New Zealand operator Spark has announced it is on track to launch 5G services in 2020.
The company has published a briefing paper [PDF] outlining its 5G intentions and providing recommendations on policy considerations for lawmakers.
According to the paper, Spark plans to initially bring 5G to built up urban areas, because the spectrum that will be made initially available will be unsuitable for New Zealand's sparsely populated rural areas, the paper states.
Once low band sub 1000-MHz spectrum is also allocated for 5G – the New Zealand government has proposed using the 600-MHz band – Spark will explore a range of options, including network sharing, to ensure a rapid network expansion as widely as possible.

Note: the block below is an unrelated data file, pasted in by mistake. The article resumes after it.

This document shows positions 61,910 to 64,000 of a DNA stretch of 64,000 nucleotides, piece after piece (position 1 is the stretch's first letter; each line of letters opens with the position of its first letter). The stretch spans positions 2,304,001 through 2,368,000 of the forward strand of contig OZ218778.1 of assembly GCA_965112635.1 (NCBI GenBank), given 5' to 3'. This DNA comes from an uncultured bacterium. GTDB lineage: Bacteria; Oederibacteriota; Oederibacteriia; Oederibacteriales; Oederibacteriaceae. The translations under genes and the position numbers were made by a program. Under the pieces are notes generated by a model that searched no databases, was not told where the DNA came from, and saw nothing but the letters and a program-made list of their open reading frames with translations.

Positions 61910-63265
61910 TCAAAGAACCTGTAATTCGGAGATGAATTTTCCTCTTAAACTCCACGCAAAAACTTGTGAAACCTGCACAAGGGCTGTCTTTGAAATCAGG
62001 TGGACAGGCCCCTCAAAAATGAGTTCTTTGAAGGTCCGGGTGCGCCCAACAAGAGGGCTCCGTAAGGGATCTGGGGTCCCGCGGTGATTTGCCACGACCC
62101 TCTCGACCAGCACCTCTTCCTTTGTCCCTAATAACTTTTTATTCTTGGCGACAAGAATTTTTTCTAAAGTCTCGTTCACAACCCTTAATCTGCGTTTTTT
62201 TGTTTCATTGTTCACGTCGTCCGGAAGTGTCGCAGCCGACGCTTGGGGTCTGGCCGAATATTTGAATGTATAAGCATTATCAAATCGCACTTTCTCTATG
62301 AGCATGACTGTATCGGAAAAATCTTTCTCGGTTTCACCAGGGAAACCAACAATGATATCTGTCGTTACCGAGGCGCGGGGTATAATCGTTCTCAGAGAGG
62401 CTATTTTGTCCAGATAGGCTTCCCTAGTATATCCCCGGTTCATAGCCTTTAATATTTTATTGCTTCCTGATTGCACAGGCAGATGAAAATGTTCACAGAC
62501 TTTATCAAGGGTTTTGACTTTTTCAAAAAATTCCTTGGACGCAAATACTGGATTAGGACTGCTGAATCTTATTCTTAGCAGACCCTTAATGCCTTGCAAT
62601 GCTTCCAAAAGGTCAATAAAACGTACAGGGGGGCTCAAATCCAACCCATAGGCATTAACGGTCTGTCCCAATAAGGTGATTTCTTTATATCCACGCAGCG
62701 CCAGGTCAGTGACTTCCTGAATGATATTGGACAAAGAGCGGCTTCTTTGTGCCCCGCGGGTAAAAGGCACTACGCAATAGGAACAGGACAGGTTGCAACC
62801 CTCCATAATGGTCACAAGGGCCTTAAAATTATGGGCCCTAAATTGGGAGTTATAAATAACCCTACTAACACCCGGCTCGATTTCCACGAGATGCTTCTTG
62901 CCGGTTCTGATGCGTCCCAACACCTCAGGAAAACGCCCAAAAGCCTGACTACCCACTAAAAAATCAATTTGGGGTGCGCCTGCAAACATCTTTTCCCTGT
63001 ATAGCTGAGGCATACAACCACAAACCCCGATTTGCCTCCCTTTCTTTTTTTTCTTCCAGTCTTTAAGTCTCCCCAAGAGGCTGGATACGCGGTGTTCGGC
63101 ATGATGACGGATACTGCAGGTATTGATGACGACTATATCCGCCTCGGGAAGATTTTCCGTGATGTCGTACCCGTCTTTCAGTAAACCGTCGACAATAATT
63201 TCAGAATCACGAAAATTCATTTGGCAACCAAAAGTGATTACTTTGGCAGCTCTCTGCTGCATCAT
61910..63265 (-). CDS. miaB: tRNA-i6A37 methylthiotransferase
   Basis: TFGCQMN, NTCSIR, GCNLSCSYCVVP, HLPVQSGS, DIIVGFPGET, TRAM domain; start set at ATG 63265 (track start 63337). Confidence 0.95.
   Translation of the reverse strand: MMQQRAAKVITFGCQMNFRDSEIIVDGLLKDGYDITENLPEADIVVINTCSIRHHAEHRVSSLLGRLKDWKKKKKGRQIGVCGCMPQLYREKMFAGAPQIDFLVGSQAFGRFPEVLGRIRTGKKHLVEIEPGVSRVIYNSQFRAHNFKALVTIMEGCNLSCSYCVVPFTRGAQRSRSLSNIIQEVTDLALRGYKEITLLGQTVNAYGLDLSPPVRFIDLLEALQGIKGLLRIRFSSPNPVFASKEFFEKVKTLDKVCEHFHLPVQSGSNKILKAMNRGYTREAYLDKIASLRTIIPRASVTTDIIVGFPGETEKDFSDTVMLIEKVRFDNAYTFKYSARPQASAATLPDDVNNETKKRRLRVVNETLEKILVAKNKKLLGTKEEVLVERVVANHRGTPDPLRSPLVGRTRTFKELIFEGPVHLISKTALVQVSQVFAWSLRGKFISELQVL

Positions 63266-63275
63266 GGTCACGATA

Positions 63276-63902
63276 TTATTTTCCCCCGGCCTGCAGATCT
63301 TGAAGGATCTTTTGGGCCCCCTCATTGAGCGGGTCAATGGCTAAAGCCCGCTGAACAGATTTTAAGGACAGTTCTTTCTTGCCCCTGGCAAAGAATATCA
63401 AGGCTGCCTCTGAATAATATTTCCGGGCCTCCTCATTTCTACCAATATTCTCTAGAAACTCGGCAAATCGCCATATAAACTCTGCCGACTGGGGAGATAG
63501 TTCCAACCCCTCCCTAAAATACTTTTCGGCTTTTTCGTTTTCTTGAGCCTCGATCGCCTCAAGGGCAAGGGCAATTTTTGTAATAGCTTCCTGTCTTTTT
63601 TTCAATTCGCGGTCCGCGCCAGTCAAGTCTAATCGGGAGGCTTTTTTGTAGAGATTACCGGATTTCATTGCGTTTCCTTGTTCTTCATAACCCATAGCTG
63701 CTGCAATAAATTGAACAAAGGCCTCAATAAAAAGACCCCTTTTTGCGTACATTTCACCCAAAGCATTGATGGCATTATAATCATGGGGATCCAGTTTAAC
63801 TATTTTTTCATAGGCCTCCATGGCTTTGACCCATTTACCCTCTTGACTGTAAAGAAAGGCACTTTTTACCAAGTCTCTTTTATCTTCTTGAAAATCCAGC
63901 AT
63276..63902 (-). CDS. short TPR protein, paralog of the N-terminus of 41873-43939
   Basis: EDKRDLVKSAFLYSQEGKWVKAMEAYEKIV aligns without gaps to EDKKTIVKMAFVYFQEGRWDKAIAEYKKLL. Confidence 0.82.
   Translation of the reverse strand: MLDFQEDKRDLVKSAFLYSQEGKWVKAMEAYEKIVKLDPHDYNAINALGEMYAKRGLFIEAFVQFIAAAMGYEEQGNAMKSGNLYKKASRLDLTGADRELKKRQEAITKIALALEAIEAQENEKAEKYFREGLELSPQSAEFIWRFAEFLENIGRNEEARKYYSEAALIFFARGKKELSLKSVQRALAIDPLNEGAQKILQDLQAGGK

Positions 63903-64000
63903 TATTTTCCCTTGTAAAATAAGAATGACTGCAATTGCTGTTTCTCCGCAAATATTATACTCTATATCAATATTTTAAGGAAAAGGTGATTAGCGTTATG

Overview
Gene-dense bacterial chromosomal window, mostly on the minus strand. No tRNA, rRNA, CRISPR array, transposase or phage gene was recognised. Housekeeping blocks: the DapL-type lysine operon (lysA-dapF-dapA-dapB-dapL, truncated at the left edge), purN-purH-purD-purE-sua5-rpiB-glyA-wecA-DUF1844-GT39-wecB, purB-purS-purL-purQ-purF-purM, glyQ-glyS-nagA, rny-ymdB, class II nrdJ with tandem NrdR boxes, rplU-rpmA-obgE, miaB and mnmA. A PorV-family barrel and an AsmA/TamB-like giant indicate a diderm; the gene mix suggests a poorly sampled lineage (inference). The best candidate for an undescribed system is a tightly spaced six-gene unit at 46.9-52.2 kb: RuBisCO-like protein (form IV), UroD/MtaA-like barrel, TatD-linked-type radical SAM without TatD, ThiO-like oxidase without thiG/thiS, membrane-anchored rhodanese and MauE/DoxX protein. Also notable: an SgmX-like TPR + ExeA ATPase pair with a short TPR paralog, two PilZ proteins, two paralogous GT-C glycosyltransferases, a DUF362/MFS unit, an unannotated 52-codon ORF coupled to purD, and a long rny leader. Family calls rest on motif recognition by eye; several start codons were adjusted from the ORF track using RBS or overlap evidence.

“We are undertaking detailed planning to ‘map’ expected 5G cell site densities in New Zealand and, as a result of this planning (and the learnings we have taken from our 5G testing), we are forming a good understanding of how many new sites we will need for 5G, and where,” Spark managing director Simon Moutter said.
“We have already begun a build program to increase the number of cell sites in our existing mobile network – which will enable us to meet near-term capacity demand as well as lay the groundwork for network densification required for 5G.”
Moutter called on the government to complete the allocation processes for mid-frequency C-band and high-frequency mmWave band 5G spectrum as soon as possible, so 5G services can be delivered in time for the 2020-21 America’s Cup in Auckland.
The whitepaper also outlines Spark's plans to launch a 5G Innovation Lab in Auckland late this year to allow partner companies to test and develop applications over a pre-commercial 5G network.